This is an important question for artists, scientists, and anyone interested in the order of colors in the visible spectrum. The visible spectrum is the range of electromagnetic radiation that can be seen by the human eye. It consists of 7 colors: red, orange, yellow, green, blue, indigo, and violet. But there has been some debate over the years about whether indigo or violet comes first when listing the colors in order.
Traditionally, indigo comes before violet when listing the colors of the rainbow in order. This is the order originally proposed by Isaac Newton in the 17th century. However, some argue that violet should come before indigo, as violet has a shorter wavelength and higher frequency than indigo. So there is still some disagreement among experts on the proper order.
The Visible Spectrum
The visible spectrum is the part of the electromagnetic spectrum that can be seen by the human eye. Electromagnetic radiation in this range of wavelengths is called visible light. The visible spectrum ranges from wavelengths of about 380 nanometers (violet) to about 740 nm (red).
Within this spectrum of visible light, there are 7 colors that have roughly corresponding wavelengths:
|Wavelength range (nm)
These 7 color bands make up the rainbow and the order is commonly memorized using the acronym ROY G. BIV. But the question remains – should indigo or violet come first in this order?
History of ROYGBIV Order
The traditional order of RED, ORANGE, YELLOW, GREEN, BLUE, INDIGO, VIOLET originated with Isaac Newton in the late 17th century. Newton was the first to demonstrate that white light could be split into a spectrum of different colors using a prism. He identified 7 main color bands, which matched the 7 notes of the musical scale, and ordered them with indigo before violet.
This order was popularized in 1814 through a poem by Newtonian scientist William Whewell, which helped memorize the colors as ROY G. BIV. This indigo-first order stuck and became the convention for listing the colors of the rainbow throughout the 18th-20th centuries.
Arguments for Violet First
In recent years, some scientists have argued that violet should come before indigo in the ROYGBIV order. The main reasons are:
- Violet has a shorter wavelength (higher frequency) than indigo – The wavelength of violet light is about 380-450 nm, while indigo is 450-420 nm. Higher frequency colors are often listed first.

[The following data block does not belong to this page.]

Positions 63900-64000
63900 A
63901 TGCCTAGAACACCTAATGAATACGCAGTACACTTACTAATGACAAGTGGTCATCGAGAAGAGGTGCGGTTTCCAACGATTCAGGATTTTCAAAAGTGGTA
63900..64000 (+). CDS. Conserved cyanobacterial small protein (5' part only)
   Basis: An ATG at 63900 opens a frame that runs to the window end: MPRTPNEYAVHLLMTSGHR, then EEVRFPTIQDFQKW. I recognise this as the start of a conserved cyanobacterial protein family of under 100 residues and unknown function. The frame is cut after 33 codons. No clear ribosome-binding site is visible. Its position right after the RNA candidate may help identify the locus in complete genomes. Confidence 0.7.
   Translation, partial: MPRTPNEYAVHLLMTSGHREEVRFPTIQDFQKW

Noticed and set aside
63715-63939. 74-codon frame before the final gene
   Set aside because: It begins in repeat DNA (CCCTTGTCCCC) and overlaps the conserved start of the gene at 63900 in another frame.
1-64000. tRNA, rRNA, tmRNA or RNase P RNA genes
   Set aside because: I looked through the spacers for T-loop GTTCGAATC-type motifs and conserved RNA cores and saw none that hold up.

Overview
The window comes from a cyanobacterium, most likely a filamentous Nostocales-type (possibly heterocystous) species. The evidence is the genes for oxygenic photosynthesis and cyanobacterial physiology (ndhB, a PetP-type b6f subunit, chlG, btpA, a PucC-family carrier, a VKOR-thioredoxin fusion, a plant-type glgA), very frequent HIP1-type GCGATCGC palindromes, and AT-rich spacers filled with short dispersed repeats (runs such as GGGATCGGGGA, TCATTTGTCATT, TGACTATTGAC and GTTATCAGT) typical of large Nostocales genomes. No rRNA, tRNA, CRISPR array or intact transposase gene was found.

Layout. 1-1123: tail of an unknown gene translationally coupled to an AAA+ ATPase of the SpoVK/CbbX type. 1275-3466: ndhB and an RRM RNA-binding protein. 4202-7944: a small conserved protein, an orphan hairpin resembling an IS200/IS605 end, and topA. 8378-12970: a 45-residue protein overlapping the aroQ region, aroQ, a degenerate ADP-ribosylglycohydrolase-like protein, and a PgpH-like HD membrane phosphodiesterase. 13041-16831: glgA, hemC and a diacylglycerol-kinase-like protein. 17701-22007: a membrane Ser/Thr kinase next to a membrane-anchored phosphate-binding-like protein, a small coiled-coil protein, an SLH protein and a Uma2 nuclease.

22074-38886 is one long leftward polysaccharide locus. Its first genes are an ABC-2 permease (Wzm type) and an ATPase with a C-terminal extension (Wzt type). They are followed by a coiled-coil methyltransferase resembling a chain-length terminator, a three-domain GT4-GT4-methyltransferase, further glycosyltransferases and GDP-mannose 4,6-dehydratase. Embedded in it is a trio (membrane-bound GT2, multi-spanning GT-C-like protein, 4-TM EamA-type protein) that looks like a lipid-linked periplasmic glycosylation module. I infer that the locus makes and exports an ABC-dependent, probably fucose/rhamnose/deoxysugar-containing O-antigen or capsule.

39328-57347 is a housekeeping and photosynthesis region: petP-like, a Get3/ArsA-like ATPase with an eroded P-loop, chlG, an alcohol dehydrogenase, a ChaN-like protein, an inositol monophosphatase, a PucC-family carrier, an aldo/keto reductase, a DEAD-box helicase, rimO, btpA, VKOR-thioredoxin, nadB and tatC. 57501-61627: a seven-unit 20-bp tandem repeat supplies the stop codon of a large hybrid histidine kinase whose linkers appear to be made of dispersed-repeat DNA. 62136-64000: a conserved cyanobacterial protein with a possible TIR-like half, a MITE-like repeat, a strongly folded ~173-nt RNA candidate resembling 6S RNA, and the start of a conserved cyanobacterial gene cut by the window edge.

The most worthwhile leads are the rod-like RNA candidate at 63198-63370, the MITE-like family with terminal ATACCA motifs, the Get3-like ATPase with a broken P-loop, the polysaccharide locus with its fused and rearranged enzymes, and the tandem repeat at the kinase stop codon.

- The human eye detects violet light better than indigo – The eye’s luminosity function peaks closer to violet wavelengths than indigo.
- There is not a clear distinction between violet and indigo – The transition between these color bands is quite smooth, so separating them is somewhat arbitrary.
For these reasons, some representations of the visible spectrum now order the colors with violet first as: RED, ORANGE, YELLOW, GREEN, BLUE, VIOLET, INDIGO. In this ordering, violet more logically comes before indigo based on physical properties of light.
Arguments for Keeping Indigo First
However, there are also reasons to keep the original ROYGBIV ordering with indigo first:
- Traditionally indigo comes first – This ordering has been used for centuries, originally proposed by Newton.
- It maintains consistency with the musical scale analogy – Newton chose 7 colors to match the 7 notes of the diatonic scale.
- There is still debate on violet vs. indigo distinction – Not all scientists agree that violet has a clear priority over indigo.
- ROYGBIV is memorized by generations – The acronym ROY G. BIV is a familiar mnemonic, so people expect indigo to precede violet.
So keeping the original sequence may avoid confusion, preserve tradition, and recognize that the violet/indigo debate is still not fully settled scientifically.
How Color Ordering Is Used
The main contexts where the order of violet and indigo comes into play include:
- Listings of visible spectrum color order
- Charts/diagrams labeling rainbow colors
- ROYGBIV memorization mnemonics
- Ordering color mixing guides (for paint, light, etc.)
- Ranking frequencies/wavelengths from high to low
But in many practical applications, the specific sequence doesn’t matter too much. For example, when making a rainbow art project, using colors in ROYGBIV or ROYGBVI order will look essentially the same. And digital color models like RGB don’t distinguish indigo and violet at all.
In summary, while there are good arguments on both sides, traditionally indigo comes first before violet in the commonly accepted order of colors in the visible spectrum. But the debate continues among scientists, artists, and others about whether violet should logically precede indigo given its shorter wavelength. Ultimately, context and convention may dictate which order is preferred in a given situation.
The traditional ROYGBIV sequence is deeply ingrained through mnemonics and historical precedent. But Violet-first ordering does have scientific rationale and is gaining advocates. In either case, recognizing that indigo and violet are the two colors in closest contention can lead to interesting discussions about the very nature of color itself.